BARILOCHE, Argentina (Reuters) - Venezuelan President Hugo Chavez is seeking to shore up opposition to a Colombian plan giving U.S. troops more access to its military bases under an accord that has sharply divided South American leaders meeting for a regional summit.
The agreement between Washington and its closest Latin American ally has heightened diplomatic tensions and will be the focus of the meeting of South American presidents that starts at this Patagonian lakeside resort on Friday.
The plan is testing efforts by U.S. President Barack Obama to improve Washington’s relationship with Latin America, where leaders were openly critical of the Bush administration and have welcomed Obama’s message of change.
Many in the region are wary of U.S. intervention, recalling Washington’s backing of right-wing military dictatorships decades ago. But U.S. antagonist Chavez has led leftist allies in blasting the plan as “imperialist” aggression.
The socialist leader threatened this week to break off diplomatic ties with Colombia in his latest condemnation of a deal that allows the U.S. military access to seven Colombian military bases for joint operations to fight drug traffickers and leftist rebels.
The United States and Colombia say the agreement is an expansion of an existing accord, but it has drawn heavy criticism from such Chavez allies as Ecuador’s Rafael Correa and Bolivia’s Evo Morales and more moderate Latin American governments like that of regional powerhouse Brazil.
Colombian President Alvaro Uribe is expected to face public skepticism from other leaders as he defends the agreement and attempts to allay concerns it could threaten the sovereignty of his Andean neighbors.
“He’s going to be put on the stand,” said Vicente Torrijos, an expert in international relations at the University of Rosario in Bogota.
Uribe is also expected to address the FARC rebel presence in other countries and arms smuggling. Bogota’s dispute with Chavez was fueled in part by Colombian charges Venezuela had helped arm the rebels.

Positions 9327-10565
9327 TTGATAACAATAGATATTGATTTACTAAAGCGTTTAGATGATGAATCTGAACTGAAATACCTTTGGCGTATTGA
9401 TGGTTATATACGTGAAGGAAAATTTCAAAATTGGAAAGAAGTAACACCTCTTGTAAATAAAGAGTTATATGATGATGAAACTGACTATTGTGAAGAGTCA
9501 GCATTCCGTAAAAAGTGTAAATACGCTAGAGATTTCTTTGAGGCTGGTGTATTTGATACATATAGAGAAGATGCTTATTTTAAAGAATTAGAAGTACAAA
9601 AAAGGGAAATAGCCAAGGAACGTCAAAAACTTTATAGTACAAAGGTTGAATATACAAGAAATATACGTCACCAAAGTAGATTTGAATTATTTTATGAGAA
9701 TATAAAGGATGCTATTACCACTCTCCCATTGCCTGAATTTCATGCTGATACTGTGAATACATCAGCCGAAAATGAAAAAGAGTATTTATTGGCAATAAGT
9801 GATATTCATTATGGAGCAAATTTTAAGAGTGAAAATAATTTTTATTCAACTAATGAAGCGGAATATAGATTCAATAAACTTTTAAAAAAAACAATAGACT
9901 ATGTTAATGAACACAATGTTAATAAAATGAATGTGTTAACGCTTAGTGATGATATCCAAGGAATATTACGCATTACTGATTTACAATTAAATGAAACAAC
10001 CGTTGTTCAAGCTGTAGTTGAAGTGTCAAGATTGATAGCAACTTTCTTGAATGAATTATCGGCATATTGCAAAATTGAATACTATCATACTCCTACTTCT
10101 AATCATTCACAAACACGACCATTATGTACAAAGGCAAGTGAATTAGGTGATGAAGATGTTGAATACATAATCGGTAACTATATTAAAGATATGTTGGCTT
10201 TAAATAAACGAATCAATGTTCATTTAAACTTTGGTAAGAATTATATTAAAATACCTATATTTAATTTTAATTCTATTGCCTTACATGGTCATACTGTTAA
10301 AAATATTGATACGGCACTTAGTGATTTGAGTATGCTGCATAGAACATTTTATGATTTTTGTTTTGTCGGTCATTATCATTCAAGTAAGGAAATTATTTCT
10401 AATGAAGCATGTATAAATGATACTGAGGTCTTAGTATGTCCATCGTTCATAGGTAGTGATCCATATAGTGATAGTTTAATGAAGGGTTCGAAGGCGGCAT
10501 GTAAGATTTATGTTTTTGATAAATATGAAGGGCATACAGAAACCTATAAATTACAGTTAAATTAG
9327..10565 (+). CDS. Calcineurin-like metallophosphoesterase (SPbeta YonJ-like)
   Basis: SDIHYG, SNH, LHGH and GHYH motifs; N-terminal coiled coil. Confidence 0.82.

Uribe, who did not attend a summit where the issue dominated earlier this month, urged leaders not to see the disagreements as an ideological conflict.
“We believe there are artificial and polarizing divisions that the region should overcome,” he said in Colombia.
Under the deal, U.S. military aircraft will be allowed access to Colombian bases, but the number of military personnel will not go above the already permitted limit of 800 troops and 600 civilian contractors. About 260 U.S. military officials are now in Colombia.
The summit of the Unasur group could also be a test for Brazilian President Luiz Inacio Lula da Silva as the country seeks to ease the diplomatic crisis in the Andes.
Chavez, a fierce critic of Washington, has cast the plan as a provocation that could spark war in South America. He views an increased American military presence in Colombia as an attempt to isolate his government or an attempted grab at his OPEC nation’s massive oil reserves.
Obama has said Washington has no intention of significantly increasing its troop numbers in Colombia or establishing a U.S. base there.
On Thursday, Chavez published a letter in an Argentine newspaper calling on leaders to oppose the plan.
“We want to denounce right here and now that this is part of a political and military plan ... to go after the infinite natural resources on our continent: the black gold, our petroleum, the blue gold, our large water reserves and the green gold, our Amazon.”
Additional reporting by Damian Wroclavsky and Jorge Otaola in Bariloche, Patrick Markey in Bogota; Editing by Patrick Markey and Peter Cooney